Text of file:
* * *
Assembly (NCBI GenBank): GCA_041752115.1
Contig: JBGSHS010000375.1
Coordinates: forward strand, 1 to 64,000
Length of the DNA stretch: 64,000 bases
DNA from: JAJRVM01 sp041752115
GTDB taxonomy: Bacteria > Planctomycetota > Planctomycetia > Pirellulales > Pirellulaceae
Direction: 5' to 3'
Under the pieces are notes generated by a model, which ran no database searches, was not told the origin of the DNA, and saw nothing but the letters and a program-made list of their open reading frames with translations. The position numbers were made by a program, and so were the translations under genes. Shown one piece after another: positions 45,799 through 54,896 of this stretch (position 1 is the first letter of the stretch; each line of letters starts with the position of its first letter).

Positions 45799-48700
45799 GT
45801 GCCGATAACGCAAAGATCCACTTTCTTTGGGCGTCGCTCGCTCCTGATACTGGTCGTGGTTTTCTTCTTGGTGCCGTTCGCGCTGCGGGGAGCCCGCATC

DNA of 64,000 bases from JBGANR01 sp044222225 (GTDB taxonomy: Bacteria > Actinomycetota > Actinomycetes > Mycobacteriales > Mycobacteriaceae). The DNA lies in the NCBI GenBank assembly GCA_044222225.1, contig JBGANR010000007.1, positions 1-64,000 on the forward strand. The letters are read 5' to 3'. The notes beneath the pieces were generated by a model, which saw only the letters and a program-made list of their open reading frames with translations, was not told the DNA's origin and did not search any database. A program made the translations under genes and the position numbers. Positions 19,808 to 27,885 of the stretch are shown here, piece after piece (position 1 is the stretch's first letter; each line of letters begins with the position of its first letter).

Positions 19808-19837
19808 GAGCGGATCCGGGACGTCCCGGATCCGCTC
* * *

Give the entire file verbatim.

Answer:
Assembly (NCBI GenBank): GCA_041752115.1
Contig: JBGSHS010000375.1
Coordinates: forward strand, 1 to 64,000
Length of the DNA stretch: 64,000 bases
DNA from: JAJRVM01 sp041752115
GTDB taxonomy: Bacteria > Planctomycetota > Planctomycetia > Pirellulales > Pirellulaceae
Direction: 5' to 3'
Under the pieces are notes generated by a model, which ran no database searches, was not told the origin of the DNA, and saw nothing but the letters and a program-made list of their open reading frames with translations. The position numbers were made by a program, and so were the translations under genes. Shown one piece after another: positions 45,799 through 54,896 of this stretch (position 1 is the first letter of the stretch; each line of letters starts with the position of its first letter).

Positions 45799-48700
45799 GT
45801 GCCGATAACGCAAAGATCCACTTTCTTTGGGCGTCGCTCGCTCCTGATACTGGTCGTGGTTTTCTTCTTGGTGCCGTTCGCGCTGCGGGGAGCCCGCATC

DNA of 64,000 bases from JBGANR01 sp044222225 (GTDB taxonomy: Bacteria > Actinomycetota > Actinomycetes > Mycobacteriales > Mycobacteriaceae). The DNA lies in the NCBI GenBank assembly GCA_044222225.1, contig JBGANR010000007.1, positions 1-64,000 on the forward strand. The letters are read 5' to 3'. The notes beneath the pieces were generated by a model, which saw only the letters and a program-made list of their open reading frames with translations, was not told the DNA's origin and did not search any database. A program made the translations under genes and the position numbers. Positions 19,808 to 27,885 of the stretch are shown here, piece after piece (position 1 is the stretch's first letter; each line of letters begins with the position of its first letter).

Positions 19808-19837
19808 GAGCGGATCCGGGACGTCCCGGATCCGCTC